What I learned buying illicit tobacco
“If you want, you can have a go at making some purchases too.”
I had met the team who investigate the illicit trade on behalf of the tobacco industry in an east London car park just moments earlier, after receiving a phone call the previous day giving me details of the time and location of the evidence-gathering operation.
Minutes into the briefing and I’m facing the possibility that I could be thrust into the position of buying from these illegal traders myself. I’m a little doubtful, it has to be said.
The team who I meet are all experienced former law enforcers from the UK and eastern Europe – one tells me how she has had experience of buying heroin and worked in teams who have purchased firearms over the course of different cases during eight years with the police. I, on the other hand, have no experience of going undercover or asking under-the-counter items.
Surely they would suspect me? Surely it would take more than a few words to get a retailer to offer up cheap, illegal tobacco to a stranger? Surely, I thought, it wouldn’t be so easy.Shockingly, it really was that easy. Where ever we went, “£5 Marlboro” or “cheap Benson & Hedges” was all you would need to say and a plentiful supply of counterfeit, smuggled or illicit white cigarettes would be handed over.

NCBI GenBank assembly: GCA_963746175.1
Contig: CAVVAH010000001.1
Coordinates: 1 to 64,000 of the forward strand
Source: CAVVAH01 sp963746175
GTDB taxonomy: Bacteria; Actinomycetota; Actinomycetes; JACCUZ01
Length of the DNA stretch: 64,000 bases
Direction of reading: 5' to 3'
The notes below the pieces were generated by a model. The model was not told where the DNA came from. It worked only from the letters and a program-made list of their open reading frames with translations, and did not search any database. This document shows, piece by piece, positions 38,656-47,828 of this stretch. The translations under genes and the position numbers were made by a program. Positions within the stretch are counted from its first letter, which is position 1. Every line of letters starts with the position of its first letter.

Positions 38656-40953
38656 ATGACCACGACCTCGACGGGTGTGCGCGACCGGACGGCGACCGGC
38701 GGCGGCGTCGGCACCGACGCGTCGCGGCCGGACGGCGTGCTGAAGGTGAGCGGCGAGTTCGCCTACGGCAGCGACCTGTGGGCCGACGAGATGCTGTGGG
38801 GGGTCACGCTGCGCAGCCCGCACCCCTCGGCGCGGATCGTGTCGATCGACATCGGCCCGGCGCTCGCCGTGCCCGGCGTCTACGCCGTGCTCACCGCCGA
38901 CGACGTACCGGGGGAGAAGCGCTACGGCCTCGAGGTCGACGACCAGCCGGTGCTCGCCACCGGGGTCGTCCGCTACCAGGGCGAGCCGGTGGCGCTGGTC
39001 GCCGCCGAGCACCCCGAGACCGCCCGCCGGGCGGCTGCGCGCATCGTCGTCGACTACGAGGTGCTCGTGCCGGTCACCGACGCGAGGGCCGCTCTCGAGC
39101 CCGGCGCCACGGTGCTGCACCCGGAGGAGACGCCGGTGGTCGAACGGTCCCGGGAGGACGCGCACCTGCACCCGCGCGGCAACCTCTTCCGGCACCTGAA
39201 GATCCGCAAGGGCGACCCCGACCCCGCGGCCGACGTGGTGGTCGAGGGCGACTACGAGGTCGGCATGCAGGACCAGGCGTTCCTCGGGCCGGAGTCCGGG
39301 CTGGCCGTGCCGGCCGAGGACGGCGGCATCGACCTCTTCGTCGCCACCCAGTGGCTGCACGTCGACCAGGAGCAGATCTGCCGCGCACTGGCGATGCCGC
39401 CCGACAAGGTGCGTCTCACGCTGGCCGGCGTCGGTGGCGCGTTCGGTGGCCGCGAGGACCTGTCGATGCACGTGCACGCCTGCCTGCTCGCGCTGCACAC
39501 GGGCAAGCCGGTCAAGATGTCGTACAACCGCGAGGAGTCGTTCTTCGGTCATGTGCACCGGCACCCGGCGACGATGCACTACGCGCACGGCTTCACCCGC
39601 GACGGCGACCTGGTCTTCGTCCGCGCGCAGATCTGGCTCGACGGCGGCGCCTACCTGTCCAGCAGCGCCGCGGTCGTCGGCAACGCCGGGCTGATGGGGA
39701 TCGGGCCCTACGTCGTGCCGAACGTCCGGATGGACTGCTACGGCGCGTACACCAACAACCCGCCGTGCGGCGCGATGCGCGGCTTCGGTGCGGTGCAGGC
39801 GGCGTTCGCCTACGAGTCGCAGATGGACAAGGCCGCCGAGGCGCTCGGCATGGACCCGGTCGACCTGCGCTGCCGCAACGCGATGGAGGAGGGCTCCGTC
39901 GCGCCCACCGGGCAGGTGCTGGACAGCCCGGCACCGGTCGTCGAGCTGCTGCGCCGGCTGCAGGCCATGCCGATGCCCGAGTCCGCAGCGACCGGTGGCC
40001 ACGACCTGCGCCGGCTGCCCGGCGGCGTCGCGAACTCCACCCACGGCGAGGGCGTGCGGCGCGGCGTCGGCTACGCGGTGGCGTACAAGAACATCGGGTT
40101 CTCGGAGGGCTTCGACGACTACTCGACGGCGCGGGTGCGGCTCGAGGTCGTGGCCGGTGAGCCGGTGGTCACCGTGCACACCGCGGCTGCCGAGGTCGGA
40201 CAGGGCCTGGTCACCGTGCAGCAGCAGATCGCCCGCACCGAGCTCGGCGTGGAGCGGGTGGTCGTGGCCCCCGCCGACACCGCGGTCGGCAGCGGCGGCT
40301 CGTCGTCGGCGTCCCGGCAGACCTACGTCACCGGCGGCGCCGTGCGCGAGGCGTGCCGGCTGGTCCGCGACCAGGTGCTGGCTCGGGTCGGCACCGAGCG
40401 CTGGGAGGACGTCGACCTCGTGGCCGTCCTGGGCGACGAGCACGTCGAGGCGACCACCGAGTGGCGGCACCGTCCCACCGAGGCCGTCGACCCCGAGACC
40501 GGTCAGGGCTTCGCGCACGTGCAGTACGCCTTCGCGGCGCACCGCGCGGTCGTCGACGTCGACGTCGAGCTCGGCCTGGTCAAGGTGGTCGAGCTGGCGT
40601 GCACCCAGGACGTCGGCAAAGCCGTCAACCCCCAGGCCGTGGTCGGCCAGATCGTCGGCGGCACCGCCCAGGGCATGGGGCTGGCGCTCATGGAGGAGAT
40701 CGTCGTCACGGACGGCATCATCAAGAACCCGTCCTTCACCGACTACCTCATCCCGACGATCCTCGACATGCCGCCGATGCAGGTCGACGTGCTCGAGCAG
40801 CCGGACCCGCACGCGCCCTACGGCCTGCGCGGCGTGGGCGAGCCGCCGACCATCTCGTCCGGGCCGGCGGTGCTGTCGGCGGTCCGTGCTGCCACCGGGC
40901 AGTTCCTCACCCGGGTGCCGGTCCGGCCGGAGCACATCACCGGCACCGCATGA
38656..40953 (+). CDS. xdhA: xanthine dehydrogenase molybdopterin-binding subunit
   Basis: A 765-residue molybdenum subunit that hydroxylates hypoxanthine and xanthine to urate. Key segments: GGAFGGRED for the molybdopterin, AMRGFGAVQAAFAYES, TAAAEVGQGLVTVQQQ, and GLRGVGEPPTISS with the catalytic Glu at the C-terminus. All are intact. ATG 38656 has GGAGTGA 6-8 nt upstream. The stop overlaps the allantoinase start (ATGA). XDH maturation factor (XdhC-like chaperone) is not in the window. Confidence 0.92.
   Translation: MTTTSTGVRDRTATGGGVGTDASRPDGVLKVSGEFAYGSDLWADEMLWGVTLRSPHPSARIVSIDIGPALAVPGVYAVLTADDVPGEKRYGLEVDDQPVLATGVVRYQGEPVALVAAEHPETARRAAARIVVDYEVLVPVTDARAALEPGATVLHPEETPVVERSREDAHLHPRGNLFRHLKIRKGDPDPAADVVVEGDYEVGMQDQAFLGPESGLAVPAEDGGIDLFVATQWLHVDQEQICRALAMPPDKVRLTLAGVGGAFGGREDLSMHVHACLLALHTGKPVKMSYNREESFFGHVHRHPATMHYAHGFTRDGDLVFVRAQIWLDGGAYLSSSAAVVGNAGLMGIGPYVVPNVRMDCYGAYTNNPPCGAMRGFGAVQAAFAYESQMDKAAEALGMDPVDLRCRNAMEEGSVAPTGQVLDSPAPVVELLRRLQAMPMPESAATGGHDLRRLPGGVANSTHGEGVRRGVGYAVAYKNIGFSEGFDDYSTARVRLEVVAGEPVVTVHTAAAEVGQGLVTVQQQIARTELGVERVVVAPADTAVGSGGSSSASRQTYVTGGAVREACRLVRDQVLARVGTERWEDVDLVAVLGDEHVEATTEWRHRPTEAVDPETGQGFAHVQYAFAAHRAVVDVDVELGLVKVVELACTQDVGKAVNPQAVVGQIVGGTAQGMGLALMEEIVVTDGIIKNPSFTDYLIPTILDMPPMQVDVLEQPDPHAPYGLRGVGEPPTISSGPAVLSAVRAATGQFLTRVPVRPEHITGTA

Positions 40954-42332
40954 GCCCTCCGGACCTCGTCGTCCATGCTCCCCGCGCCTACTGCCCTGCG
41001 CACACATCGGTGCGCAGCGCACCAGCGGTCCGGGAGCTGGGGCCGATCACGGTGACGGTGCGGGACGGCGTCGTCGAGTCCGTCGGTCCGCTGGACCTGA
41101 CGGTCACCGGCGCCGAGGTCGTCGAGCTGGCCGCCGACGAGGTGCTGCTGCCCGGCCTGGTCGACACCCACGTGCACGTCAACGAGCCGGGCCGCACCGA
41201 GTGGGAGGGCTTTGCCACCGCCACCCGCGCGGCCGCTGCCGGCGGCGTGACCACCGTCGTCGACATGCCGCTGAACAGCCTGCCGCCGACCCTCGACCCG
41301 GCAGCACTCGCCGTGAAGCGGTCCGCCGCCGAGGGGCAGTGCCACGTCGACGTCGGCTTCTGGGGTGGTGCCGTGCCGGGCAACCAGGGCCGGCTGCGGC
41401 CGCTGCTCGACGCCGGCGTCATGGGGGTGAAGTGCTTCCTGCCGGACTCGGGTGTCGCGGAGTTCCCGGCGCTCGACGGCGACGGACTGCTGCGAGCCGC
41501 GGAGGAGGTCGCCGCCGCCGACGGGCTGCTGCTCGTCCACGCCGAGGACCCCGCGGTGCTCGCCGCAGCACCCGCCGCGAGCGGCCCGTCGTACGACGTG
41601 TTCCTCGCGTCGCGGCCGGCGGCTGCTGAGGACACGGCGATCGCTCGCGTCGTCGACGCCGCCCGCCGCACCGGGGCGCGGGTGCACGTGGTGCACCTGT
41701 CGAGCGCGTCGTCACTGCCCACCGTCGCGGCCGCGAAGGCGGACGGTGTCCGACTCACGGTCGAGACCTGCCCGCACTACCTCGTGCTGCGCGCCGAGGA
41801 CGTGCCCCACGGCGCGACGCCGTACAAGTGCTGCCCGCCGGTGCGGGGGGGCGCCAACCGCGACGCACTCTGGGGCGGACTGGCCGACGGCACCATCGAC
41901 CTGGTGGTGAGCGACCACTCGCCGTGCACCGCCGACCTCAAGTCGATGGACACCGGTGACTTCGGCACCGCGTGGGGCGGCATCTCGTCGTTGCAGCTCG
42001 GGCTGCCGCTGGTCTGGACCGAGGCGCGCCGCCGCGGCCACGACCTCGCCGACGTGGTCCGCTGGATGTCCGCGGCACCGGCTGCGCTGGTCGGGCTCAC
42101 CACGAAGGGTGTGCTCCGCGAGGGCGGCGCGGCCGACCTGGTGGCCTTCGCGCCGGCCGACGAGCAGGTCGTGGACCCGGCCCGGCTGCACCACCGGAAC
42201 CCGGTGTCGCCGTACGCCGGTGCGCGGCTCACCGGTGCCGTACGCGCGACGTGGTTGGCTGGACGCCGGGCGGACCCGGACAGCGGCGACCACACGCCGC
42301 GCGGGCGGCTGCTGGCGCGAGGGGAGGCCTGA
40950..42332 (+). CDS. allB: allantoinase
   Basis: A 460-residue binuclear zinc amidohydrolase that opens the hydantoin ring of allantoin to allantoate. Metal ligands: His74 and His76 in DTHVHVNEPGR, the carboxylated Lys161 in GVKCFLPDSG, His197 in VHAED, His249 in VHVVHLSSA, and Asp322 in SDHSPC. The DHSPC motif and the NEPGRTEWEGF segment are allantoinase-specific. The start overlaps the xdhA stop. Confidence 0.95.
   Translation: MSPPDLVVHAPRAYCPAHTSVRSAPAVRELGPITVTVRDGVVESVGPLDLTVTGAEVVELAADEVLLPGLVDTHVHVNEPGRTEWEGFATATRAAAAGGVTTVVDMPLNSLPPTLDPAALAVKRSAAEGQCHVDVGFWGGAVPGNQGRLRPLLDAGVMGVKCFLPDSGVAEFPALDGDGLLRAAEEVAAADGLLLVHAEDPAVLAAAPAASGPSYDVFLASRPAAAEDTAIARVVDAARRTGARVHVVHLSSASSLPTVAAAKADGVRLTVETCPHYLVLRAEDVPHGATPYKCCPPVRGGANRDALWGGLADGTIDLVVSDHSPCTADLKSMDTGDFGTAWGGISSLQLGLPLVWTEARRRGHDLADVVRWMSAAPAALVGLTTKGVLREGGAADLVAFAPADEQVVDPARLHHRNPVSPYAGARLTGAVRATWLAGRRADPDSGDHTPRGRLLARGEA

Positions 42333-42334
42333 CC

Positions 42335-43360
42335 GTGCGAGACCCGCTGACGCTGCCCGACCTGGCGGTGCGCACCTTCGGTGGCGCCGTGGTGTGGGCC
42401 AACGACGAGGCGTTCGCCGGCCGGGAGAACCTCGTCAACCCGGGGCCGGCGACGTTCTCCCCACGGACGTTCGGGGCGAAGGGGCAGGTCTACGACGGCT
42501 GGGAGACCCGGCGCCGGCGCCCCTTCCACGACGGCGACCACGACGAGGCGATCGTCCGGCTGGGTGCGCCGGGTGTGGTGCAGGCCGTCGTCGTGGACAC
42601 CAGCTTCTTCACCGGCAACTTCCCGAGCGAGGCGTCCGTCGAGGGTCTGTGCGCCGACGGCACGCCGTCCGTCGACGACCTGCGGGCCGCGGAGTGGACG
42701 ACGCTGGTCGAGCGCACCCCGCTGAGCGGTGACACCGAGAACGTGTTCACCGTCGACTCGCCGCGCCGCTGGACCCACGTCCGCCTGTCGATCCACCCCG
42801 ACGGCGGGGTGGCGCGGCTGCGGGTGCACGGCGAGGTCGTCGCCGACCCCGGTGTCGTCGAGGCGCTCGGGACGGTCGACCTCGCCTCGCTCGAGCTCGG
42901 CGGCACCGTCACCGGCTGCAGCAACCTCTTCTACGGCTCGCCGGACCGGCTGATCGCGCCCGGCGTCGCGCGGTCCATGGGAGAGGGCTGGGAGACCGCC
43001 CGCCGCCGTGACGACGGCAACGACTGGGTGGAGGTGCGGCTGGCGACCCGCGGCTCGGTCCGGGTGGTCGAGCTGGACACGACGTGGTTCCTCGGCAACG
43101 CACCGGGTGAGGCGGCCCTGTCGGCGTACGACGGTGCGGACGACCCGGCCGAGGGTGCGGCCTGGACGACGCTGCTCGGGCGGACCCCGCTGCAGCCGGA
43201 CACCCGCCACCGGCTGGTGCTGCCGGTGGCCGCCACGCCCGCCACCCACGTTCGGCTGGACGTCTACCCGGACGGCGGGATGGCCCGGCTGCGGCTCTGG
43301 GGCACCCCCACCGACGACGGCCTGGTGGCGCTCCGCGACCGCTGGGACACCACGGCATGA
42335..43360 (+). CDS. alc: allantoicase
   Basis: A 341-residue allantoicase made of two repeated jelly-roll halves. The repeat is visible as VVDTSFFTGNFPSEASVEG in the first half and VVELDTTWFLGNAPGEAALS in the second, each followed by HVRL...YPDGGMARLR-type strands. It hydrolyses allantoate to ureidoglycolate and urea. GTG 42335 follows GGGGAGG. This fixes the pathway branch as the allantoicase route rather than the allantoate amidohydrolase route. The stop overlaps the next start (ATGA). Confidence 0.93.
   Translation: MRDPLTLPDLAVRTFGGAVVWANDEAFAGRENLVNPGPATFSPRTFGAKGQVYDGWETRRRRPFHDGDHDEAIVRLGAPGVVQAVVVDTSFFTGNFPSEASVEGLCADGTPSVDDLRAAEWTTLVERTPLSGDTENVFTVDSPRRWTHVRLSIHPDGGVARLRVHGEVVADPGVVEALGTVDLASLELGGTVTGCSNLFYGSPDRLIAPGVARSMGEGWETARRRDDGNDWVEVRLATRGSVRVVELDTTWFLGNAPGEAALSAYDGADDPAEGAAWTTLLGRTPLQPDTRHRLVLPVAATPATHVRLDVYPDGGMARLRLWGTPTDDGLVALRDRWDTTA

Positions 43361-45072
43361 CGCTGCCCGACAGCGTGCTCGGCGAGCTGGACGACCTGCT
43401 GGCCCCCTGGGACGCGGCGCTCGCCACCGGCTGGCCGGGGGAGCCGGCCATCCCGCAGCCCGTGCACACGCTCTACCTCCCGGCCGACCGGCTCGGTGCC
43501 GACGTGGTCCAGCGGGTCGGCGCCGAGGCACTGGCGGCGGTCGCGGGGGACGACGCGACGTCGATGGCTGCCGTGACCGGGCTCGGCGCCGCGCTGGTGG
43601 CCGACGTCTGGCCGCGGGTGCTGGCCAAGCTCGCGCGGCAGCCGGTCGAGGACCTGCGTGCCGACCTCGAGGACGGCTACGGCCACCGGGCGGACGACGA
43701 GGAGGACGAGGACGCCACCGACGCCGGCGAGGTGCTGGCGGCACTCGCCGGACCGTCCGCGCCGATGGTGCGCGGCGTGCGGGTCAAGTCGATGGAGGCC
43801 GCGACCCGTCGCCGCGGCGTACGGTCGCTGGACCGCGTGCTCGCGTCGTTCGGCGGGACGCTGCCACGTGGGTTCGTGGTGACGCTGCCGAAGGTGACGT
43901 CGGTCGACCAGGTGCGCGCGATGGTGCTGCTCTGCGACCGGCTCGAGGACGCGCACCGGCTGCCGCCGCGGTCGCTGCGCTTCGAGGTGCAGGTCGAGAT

This wasn’t just retailers either – mobile phone shops and an ice cream stand handed investigators illicit tobacco during the course of their investigations and although we never met him, “Bill the baccy man” was a well-known figure in one pub we visited and we were told he switches between selling in the pub itself and outside a supermarket.
In the same supermarket’s car park the team organised an online delivery of smuggled tobacco through a London-based Lithuanian chatroom. There I was – the first person ever allowed to take part in this kind of online deal and not a member of the team – with zero Lithuanian and unable to understand the conversation. This, surely, must be a step too far?
No, the guy who arrived for the deal shook my hand, handed over a carton of Winston Classics and didn’t bat an eyelid.
This may be just one London borough, and I may have only been following the team for three hours, but this – they tell me – is the same experience they have up and down the country.
Knowing the facts and figures behind the illicit trade is one thing, seeing how brazenly these criminals are willing to sell their goods and how many of them there can be in a single community makes it clear just how massive a problem this is for our society.